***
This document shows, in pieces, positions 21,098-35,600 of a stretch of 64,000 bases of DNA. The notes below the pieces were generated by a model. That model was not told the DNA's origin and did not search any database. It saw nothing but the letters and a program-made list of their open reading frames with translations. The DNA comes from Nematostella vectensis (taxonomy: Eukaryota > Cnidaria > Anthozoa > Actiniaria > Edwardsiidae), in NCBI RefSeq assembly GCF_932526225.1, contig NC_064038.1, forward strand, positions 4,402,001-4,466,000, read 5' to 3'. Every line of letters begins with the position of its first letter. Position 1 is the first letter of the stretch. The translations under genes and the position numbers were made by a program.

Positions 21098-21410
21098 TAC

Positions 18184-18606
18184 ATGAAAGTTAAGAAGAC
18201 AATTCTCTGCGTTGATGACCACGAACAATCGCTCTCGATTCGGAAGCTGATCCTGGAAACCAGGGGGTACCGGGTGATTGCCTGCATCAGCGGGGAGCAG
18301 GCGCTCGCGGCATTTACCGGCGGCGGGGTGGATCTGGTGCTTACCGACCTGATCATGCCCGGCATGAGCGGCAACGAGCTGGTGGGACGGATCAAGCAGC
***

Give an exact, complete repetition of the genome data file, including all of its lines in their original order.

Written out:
This document shows, in pieces, positions 21,098-35,600 of a stretch of 64,000 bases of DNA. The notes below the pieces were generated by a model. That model was not told the DNA's origin and did not search any database. It saw nothing but the letters and a program-made list of their open reading frames with translations. The DNA comes from Nematostella vectensis (taxonomy: Eukaryota > Cnidaria > Anthozoa > Actiniaria > Edwardsiidae), in NCBI RefSeq assembly GCF_932526225.1, contig NC_064038.1, forward strand, positions 4,402,001-4,466,000, read 5' to 3'. Every line of letters begins with the position of its first letter. Position 1 is the first letter of the stretch. The translations under genes and the position numbers were made by a program.

Positions 21098-21410
21098 TAC

Positions 18184-18606
18184 ATGAAAGTTAAGAAGAC
18201 AATTCTCTGCGTTGATGACCACGAACAATCGCTCTCGATTCGGAAGCTGATCCTGGAAACCAGGGGGTACCGGGTGATTGCCTGCATCAGCGGGGAGCAG
18301 GCGCTCGCGGCATTTACCGGCGGCGGGGTGGATCTGGTGCTTACCGACCTGATCATGCCCGGCATGAGCGGCAACGAGCTGGTGGGACGGATCAAGCAGC